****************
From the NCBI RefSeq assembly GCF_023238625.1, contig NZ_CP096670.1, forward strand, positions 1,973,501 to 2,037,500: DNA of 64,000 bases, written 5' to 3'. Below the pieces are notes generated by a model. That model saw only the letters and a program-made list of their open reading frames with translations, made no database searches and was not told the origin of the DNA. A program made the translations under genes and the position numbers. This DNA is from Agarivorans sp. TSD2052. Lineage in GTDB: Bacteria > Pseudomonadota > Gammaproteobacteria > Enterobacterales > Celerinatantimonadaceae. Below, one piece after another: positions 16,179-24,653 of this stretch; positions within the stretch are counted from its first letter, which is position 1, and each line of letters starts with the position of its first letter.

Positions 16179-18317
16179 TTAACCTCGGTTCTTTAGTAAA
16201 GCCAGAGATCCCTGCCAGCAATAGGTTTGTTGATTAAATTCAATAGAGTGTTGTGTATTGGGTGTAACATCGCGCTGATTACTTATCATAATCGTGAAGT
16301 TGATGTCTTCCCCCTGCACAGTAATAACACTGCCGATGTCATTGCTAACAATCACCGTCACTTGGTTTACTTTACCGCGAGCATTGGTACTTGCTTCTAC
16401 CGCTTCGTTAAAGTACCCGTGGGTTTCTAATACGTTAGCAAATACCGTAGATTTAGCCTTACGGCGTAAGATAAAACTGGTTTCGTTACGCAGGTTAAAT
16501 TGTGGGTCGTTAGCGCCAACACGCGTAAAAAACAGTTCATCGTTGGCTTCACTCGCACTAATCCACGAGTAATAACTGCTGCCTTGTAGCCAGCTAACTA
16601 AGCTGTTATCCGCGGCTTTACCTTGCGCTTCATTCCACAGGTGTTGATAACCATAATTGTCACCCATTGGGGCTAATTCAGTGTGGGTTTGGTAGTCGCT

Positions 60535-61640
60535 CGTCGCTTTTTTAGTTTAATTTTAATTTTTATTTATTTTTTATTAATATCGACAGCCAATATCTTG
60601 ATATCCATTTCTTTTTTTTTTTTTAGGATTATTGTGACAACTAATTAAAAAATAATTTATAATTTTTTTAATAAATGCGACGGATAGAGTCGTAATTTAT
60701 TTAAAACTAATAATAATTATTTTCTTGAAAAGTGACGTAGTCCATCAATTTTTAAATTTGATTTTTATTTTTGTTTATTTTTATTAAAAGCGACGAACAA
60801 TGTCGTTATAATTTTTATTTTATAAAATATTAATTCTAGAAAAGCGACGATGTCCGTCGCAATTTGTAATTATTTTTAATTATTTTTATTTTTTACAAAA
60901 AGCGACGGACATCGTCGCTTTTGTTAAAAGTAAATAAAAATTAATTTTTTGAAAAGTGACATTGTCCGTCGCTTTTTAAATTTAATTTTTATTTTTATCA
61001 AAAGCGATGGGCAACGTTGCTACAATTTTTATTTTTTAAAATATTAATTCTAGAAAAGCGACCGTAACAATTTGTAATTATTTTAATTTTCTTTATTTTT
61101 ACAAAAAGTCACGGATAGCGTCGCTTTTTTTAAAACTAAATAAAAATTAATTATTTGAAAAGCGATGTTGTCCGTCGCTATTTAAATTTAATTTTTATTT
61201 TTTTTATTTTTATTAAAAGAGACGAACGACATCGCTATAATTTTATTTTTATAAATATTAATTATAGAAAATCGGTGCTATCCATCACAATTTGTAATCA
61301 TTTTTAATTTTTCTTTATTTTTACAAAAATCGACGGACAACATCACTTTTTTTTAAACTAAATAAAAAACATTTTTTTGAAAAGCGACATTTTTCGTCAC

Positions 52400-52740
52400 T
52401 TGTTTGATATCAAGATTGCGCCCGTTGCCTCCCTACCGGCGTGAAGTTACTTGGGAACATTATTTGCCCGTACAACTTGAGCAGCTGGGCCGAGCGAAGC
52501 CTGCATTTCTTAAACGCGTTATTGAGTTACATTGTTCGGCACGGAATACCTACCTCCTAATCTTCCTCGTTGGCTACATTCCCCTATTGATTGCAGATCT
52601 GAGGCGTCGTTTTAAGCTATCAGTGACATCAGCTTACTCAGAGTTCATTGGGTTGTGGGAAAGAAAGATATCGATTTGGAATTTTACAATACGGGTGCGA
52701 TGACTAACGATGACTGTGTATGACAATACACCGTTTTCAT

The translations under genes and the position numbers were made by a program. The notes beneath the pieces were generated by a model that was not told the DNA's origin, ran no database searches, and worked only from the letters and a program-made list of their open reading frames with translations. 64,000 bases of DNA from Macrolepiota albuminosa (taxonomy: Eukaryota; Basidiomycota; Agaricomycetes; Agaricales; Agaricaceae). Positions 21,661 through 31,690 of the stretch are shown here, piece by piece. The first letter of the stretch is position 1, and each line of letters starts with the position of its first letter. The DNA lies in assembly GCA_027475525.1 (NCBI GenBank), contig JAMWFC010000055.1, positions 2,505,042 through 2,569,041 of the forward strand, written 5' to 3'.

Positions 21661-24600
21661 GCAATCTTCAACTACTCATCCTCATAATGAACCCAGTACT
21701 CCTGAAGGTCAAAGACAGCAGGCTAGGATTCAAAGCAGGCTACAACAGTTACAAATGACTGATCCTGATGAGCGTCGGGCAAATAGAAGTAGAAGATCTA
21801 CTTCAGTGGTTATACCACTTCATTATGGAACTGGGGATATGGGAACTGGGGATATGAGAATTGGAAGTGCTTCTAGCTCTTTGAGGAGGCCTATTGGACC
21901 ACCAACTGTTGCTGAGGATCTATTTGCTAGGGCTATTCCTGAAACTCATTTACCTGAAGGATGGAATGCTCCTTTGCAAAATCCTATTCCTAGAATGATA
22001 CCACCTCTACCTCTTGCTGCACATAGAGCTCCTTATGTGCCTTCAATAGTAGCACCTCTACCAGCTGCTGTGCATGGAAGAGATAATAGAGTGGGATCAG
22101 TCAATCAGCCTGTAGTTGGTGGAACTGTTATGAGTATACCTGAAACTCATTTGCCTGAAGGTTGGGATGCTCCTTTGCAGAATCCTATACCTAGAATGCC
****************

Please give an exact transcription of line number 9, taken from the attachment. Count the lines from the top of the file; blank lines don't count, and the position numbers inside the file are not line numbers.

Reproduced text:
Positions 60535-61640